A Salvation Army-Lewiston/Auburn Corps officer lends a helping hand in Florida after Hurricane Ian.
Maj. Jessica Irwin departed the Portland International Jetport Oct. 6 for a two-week deployment to Port Charlotte, Florida. Irwin, known as Jessie, has since been involved in relief efforts as she helps residents and learns firsthand of the extent of the devastation.
“With the widespread loss of power, loss of drinking water, loss of property and most importantly the loss of life, this whole region has been vulnerable,” said Irwin, 55.
The response to Hurricane Ian, which made landfall on September 28 in Florida, included the American Red Cross and the Federal Emergency Management Agency, which helped restore power and restore access to clean water — drinkable — in some areas, Irwin said.
President Joe Biden and First Lady Jill Biden arrived Oct. 5 in Fort Myers to assess the damage, with the president, alongside Florida Governor Ron DeSantis, speaking about the state’s long road to recovery and pledging full federal government support.
Irwin’s work has primarily involved distributing hot meals to residents of Port Charlotte and surrounding communities, providing emotional and spiritual support through religious advocacy, which she and her husband, Major David Irwin, often practice through their ministry at 67 Park St. in Lewiston. .
“We receive many sites daily, and as we are together as a team, I am a regular listener and counsellor, a praying person and also an advocating person,” Irwin said. “We are the hands and feet of Jesus. God works through us to bring help and hope, light and support.
David Irwin said they are building on their previous experience in Pennsylvania during Hurricane Ida in 2021.
“We try to meet the needs on the spot. It changes. In disaster emergency services, for any organization, it’s a living organism that evolves and you have to be able to roll with the punches,” David Irwin said of how volunteers at the Salvation Army approach help in these situations.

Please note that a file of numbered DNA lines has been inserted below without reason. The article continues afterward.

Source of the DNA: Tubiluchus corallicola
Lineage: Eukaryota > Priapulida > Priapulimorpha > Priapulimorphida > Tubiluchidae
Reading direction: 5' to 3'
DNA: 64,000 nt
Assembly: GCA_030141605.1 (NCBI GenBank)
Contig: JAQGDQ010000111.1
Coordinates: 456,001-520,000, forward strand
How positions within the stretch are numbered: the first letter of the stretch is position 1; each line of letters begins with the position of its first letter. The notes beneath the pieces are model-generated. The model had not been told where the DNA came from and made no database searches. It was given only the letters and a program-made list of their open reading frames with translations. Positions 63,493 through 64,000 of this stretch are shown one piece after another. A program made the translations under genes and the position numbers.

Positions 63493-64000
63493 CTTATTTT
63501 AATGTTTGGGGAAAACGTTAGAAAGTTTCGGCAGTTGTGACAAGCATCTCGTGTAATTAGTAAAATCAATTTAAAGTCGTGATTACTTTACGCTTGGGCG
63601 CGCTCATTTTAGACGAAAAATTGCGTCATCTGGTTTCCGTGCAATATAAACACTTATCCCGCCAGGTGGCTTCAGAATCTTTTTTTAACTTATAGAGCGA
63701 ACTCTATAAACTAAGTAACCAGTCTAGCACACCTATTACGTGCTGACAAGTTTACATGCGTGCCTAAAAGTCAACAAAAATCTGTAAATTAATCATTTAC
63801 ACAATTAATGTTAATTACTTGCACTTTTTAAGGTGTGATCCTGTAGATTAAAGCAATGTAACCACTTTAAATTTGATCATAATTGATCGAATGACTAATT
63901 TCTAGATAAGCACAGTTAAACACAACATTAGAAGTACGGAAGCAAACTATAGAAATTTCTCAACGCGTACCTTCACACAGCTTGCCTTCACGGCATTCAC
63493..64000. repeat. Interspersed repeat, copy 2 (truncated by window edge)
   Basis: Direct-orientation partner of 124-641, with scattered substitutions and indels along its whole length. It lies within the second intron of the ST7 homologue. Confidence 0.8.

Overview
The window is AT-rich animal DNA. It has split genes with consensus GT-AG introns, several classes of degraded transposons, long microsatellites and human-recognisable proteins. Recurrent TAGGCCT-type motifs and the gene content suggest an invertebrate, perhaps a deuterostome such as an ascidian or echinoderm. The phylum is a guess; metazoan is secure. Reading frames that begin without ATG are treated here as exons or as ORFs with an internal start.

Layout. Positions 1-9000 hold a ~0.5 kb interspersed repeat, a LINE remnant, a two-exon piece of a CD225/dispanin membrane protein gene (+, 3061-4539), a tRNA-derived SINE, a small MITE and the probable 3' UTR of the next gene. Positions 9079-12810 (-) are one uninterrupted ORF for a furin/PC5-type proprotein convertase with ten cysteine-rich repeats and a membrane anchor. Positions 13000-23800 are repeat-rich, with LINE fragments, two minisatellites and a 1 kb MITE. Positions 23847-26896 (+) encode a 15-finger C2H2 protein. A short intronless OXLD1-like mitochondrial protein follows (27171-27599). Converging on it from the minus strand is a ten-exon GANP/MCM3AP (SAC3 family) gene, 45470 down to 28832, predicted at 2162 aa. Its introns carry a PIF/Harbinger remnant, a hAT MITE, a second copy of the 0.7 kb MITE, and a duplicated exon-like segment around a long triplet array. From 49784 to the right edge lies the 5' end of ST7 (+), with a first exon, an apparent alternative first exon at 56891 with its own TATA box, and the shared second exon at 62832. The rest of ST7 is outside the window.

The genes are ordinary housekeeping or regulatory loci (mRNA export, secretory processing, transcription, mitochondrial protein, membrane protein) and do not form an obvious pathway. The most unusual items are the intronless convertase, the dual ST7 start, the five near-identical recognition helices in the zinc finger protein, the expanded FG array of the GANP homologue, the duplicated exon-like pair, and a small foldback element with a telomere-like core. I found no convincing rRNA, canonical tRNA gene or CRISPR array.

The death toll from the storm rose to 119 people, the majority of whom were elderly coastal citizens who drowned. The unpredictability of the storm’s track and delayed evacuation responses were attributed to the great loss of life.
“You start with an immediate need for food and this kind of service for people who have nothing, no electricity, no water, no food, then gradually people start to regain a little more mobility. “said David Irwin.
The outpouring of love and support was a tremendous morale booster and effective motivation, said Jessica Irwin. She estimates that by October 8 nearly 20,000 people were without power, and two days later the number had fallen to less than 2,600.
“The people of Port Charlotte are love incarnate; the professionals working to help restore living conditions are super heroes and it helps people in Port Charlotte communities to rise up strong to keep doing what needs to be done. The residents are vulnerable and tenacious, they need help and yet they generously support others. They take care of each other in a way that goes beyond the usual hospitality. Love is a verb… it is compassion in action, with its sleeves rolled up and its muscles engaged,” she said.
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